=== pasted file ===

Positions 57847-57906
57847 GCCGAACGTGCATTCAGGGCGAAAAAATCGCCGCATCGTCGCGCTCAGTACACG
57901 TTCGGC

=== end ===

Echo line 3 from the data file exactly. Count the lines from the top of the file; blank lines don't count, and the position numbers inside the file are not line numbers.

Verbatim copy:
57901 TTCGGC